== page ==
Yes. It’s almost always because you can’t get the money. To me, if I have a script and I have the financing, I’ll get the picture made. That stress of raising money is one of the reasons I don’t do it anymore. And because of my track record, honestly, I don’t have to. I let others raise the money and I only come on as a producer for hire now. Raising money is thankless, exhausting, and you don’t get paid for that time. All that plus I was never really good at it anyway. There are plenty of people out there who are much better at it and who actually enjoy it, so I let them do it. That leaves me to do the parts I like, which is basically everything else.

What project didn’t go that you’d dearly wished had?

There was a project I had in development when I was at Treasure Entertainment called High Midnight about vampires in the Old West. I really loved that script and had tried for many years to get it off the ground. I had a great team involved. Mary Lambert was attached to direct, Bonnie Timmerman was helping us cast, we had attached a number of wonderful actors like Vincent D’Onofrio, Elizabeth Hurley, Thomas Kretschmann, Billy Baldwin and Ted Raimi. Stan Winston Studios had agreed to do all the effects. We even had this great Western town up in Manitoba, Canada that we were all set to shoot at. The problem was the funding. We couldn’t pull together the money required to make it happen. I know the script is still floating around out there somewhere, maybe under a different title, but for whatever reason it just never saw the light of day.

Photo from the film The Basement
Photo from the film The Basement

How far did you get into that project before the plug was pulled?

Probably about eight years, $50,000, and four dozen headaches later. I left Treasure in early February of 2011 and my old producing partner shuttered the company later that year. We had been working together on the project right up until that point, but my departure from the company was basically its death knell.

Any others you’d care to mention that didn’t get the go-ahead?

Too many to count, my friend, too many to count. That’s part of the deal when you’re a producer. For every 10 you develop, you might get one to the finish line. And if you’re doing that, you’ve got a pretty good track record.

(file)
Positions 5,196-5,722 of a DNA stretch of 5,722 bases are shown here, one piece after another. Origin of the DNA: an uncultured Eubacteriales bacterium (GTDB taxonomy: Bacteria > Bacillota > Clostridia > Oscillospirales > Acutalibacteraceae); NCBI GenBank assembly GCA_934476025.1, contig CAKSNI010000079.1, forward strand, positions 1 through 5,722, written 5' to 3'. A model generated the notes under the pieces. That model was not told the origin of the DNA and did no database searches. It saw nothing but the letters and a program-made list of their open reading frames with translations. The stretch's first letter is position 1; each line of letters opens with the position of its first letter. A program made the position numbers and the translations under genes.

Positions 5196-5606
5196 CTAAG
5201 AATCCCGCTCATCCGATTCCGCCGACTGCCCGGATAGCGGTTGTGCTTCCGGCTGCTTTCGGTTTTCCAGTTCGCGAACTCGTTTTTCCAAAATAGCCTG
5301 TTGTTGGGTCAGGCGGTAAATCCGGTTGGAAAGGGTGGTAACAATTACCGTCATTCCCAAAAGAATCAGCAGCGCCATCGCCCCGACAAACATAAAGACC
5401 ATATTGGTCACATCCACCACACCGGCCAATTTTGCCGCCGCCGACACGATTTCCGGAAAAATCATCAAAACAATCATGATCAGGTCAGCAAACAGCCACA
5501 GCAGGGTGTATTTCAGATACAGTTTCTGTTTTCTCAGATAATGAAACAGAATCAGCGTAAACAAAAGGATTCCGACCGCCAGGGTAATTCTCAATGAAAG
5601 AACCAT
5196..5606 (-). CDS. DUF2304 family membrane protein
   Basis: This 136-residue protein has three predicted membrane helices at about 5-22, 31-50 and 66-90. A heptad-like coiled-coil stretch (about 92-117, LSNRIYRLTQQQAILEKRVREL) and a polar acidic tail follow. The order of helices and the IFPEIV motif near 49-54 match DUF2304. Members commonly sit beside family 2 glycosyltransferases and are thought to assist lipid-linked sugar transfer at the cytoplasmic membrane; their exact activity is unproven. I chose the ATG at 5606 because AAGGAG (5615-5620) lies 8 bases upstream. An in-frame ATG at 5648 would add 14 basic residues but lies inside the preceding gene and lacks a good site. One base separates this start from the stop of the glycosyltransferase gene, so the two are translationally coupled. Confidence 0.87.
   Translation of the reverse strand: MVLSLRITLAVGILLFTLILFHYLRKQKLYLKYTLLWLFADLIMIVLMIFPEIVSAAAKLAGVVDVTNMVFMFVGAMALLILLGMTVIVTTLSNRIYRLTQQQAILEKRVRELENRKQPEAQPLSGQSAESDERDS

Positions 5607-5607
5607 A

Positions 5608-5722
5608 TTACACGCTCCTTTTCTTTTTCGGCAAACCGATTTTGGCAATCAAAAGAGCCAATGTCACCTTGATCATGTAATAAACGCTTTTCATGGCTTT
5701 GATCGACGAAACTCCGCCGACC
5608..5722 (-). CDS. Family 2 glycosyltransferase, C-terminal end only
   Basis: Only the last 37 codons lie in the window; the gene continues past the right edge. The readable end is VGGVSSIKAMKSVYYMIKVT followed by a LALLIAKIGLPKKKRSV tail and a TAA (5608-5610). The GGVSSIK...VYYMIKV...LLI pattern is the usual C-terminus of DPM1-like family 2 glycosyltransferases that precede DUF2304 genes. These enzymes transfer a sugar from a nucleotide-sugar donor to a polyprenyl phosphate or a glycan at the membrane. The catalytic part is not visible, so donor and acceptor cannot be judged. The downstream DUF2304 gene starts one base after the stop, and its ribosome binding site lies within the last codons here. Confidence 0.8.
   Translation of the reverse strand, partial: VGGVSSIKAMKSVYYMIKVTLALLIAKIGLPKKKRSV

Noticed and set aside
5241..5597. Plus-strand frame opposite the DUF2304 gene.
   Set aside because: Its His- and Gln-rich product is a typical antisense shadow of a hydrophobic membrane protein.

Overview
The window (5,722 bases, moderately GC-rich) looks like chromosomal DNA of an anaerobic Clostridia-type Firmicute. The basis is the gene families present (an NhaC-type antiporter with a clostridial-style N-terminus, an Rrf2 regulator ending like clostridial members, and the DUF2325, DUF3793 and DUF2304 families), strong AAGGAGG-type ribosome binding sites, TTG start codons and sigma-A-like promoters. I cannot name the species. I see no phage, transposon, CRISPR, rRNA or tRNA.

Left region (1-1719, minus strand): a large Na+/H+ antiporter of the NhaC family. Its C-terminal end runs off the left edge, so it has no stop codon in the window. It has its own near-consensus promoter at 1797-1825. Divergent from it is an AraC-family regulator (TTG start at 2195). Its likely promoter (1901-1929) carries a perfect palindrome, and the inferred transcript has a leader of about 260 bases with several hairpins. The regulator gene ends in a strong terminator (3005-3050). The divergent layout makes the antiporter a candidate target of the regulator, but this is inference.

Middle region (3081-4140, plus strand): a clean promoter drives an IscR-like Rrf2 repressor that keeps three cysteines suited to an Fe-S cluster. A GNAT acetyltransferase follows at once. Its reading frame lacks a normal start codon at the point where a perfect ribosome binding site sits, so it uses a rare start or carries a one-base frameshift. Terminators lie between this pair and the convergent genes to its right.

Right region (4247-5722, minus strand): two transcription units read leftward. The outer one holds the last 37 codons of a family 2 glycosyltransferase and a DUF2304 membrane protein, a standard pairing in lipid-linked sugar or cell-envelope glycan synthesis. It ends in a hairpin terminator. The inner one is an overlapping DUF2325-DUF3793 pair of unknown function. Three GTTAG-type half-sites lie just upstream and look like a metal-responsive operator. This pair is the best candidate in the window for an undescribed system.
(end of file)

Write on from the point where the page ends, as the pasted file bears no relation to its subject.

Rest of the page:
What do you think of crowdfunding campaigns? Had any experience with them?

Hate ‘em. I think they’re a waste of time, to be honest. For filmmaking, that is. I think they’re perfectly fine for other types of ventures – product innovations and such – but I’ve never had a good experience with crowdfunding and don’t know any other filmmaker who has. First of all, who wants hundreds of little investors that you have to worry about satisfying obligations to, whether that be executive producer credits or shipping out signed DVD copies and posters or whatever else you’ve promised them in exchange for their donation? You have too many other things to concern yourself with. Second, you just wind up bugging the same friends and family for money that you could have asked directly, but now, what, you have to pay Kickstarter and IndieGogo a fee for the privilege of using their platform? That’s money that could have gone on the screen. Third, the amounts you can raise on those platforms are pittances compared to what it takes to properly produce a quality picture. They might be useful in limited circumstances like finishing funds for micro budgets, but again, you’re just approaching the same people you could go to directly anyway.

Do you think you’ll ever step behind the camera and direct? Is that an interest?

I did some limited directing in film school and still direct a few scattered projects here and there. I actually just produced and directed a series of ads for a new music service called Playyo. And while it’s fun to direct, it’s not where my passion lies. It’s not something I want to do as a career. I liken it to playing beach volleyball. I like playing beach volleyball – it’s fun – but I don’t want to be a beach volleyball player. I’d rather stick to what I’m passionate about – producing – and hiring the directors that will support my overall creative vision for the project. As producer, I’m still the ultimate decision maker and I’m the only guy that gets to be a part of the filmmaking process from the very beginning through to the very end!

Tell us what’s coming up for you?

I’ve been in development on a $30 million film called Walking on Palmettos for the last two years, which I’m co-producing with screen legend Ed Asner and hoping to get off the ground this year. It tells the true story of Myles Richards, this privileged but restless surfer who managed to build a marijuana-smuggling empire in the 1970’s that made him a millionaire, but also estranged him from his disapproving father and drew the attention of a relentless FBI agent who stopped at nothing to bring him down. I’m also attached to a boxing drama called Worth the Fight, which I’d like to shoot next year, about an underground fighter recruited into the legit boxing world by an over-the- hill coach. It’s a great story about struggle and the importance of family, as the hero must overcome his seedy past and his own insecurities to find success or risk losing his siblings to the welfare system. However, my next project will likely be a thriller called LITU for TDP Films about these two helicopter parents who buy a digital AI (think Google Home or Amazon Alexa) to tutor their ten-year- old twins, but soon find themselves in a struggle for supremacy, as the machine is smarter than they are and controls their entire home. It’s very cool stuff that plays on people’s fears of AI’s growing dominance in our lives.

By Jeff Stevens

Husband, father, movie+review advocate, BAMF, hair icon, pantsuits are for losers. Posts from Jeff signed -J all others by merciless robots.